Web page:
In this game, I’d say Yale had the edge in skill and speed but Union was highly disciplined, and it took all that skill and speed to break down the Union defense and put the Bulldogs on the board with 1.6 seconds to go in the first.
The scorer of that goal, Yale’s Joe Snively, was flat-out lit all night, a dominant force on the ice, and absolutely brought the house to its feet with his second goal, on a shorthanded breakaway. He’s an undrafted senior, and it’ll be interesting to see what his prospects are, but the pro game has been shifting to one where speed and skill count more than size, which should help him.
Farewell: There was a pregame ceremony for Bryan Hicks, who was about to referee his last college hockey game.
A note on video: I learned they have video review in college hockey. But I could find no highlights of this game in front of any paywall.
A note on music: The Yale band was there, and it played “Brass Bonanza,” as one should at a hockey game in Connecticut.
My wife will be happy to read this: There is no fighting in college hockey.
I sampled a baseball game on my first-ever trip to Japan.
It was a cultural experience, aided by my own incompetence.
As easy as it is for a foreigner to use Japanese public transit, it is tricky as hell to navigate something like a baseball game.
Bear in mind that I do not speak or read Japanese, and had spent all of four days in Japan.
I wandered up to the Nagoya Dome on a weeknight, entering the situation cold. My first mission: how to buy a ticket and get in.
Figuring out where to buy a ticket: simple enough.
What do I do when I get to the front of the ticket line: not so simple.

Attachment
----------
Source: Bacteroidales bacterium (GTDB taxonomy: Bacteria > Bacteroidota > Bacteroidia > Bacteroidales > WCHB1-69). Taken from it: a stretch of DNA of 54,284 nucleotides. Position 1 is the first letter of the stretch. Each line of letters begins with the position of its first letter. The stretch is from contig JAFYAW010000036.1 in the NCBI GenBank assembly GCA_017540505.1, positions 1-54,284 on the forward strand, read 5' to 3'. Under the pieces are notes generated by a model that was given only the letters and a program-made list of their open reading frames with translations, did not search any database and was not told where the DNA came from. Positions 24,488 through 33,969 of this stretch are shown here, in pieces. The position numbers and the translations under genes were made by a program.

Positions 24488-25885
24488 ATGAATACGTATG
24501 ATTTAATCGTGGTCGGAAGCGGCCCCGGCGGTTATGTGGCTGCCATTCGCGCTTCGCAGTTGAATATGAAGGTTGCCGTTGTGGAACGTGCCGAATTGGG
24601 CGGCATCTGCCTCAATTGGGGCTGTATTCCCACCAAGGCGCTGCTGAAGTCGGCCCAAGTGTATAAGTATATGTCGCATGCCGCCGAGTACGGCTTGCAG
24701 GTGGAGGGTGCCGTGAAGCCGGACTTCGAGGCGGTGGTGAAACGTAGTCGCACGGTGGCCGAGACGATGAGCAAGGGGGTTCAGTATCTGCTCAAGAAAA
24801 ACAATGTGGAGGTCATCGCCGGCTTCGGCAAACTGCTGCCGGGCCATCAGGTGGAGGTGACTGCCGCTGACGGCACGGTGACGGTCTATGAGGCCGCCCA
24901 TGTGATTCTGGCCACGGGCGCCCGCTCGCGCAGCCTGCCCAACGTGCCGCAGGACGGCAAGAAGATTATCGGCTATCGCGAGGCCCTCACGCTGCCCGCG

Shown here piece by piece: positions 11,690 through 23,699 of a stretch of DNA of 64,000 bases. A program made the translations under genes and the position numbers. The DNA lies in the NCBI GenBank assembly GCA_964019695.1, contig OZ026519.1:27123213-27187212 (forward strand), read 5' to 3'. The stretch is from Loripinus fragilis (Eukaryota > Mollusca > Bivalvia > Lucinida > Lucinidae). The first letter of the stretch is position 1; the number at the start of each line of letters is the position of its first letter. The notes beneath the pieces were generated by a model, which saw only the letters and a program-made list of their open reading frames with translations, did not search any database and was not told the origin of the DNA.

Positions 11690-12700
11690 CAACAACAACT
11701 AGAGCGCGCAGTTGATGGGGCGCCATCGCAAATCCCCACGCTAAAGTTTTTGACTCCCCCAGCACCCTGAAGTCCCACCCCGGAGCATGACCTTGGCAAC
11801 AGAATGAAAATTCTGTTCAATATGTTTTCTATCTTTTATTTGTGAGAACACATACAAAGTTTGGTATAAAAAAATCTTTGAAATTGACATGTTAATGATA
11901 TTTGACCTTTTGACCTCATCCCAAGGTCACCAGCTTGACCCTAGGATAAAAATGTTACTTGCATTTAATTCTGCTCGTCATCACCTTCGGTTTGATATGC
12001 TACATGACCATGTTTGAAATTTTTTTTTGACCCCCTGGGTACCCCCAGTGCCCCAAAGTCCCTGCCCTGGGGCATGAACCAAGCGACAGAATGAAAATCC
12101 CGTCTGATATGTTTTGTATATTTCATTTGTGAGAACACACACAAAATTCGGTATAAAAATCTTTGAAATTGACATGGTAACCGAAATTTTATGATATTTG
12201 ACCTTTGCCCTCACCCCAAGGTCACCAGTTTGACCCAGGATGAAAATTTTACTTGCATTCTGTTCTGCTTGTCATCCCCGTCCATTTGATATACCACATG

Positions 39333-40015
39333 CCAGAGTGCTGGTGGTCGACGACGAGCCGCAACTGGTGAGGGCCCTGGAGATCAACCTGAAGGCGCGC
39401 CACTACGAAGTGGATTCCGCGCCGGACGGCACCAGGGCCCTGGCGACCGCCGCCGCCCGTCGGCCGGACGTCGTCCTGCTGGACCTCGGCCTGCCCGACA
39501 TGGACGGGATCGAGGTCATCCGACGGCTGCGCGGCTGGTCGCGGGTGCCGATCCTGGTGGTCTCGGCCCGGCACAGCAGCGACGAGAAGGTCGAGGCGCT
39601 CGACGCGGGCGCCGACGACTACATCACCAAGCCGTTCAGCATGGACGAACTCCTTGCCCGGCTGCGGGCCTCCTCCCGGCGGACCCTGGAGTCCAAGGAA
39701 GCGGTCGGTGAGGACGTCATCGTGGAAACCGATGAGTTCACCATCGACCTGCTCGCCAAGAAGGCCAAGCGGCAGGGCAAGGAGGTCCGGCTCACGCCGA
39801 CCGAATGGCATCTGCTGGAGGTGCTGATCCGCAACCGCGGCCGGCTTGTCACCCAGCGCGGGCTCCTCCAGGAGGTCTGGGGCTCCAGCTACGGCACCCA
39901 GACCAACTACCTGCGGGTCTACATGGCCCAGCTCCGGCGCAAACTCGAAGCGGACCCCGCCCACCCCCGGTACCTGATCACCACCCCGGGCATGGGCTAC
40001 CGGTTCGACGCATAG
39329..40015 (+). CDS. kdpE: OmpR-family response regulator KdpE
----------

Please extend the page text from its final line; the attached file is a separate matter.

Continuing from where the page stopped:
My goal: getting a ticket in the 2000-yen range (roughly 20 bucks). Through a series of very bad mime moves, pointing at the ticket price chart, and displaying two 1,000-yen bills, I did end up with a ticket.
Which turned out to be in the supporters’ section.
Talk about your full-on cultural experience.
This is one of the key things that makes Japanese baseball a bit different from the North American Way. These supporters’ sections, in the outfield, are constantly drumming, and singing, and chanting a series of chant-songs, following the cues of a cheer-master at the front of the section.
So this was interesting. I must have stuck out like sore thumb, but I went along with it, stood when everyone stood, cheered when everyone cheered, even high-fived my neighbor when Zoilo Almonte hit a first-inning home run as the home team put up three runs in the first frame.
This was not at all a sold out game, so after a couple innings trying to fit in, I snuck off and returned to one of the neighboring, non-supporter sections to take up my normal fly-on-the-wall observer role.
Other things that are different in Japan:
Pregame (and in-game) dance team.
No warning track; just a painted line one would miss is looking up for a fly ball.
And the most civilized of all: the team offers paper cups at the entrance for people to carry their canned beer in. Can you even image that in the U.S.? At 700-750 Yen, the stadium beer is pricy for the local market, though obviously cheaper than in MLB.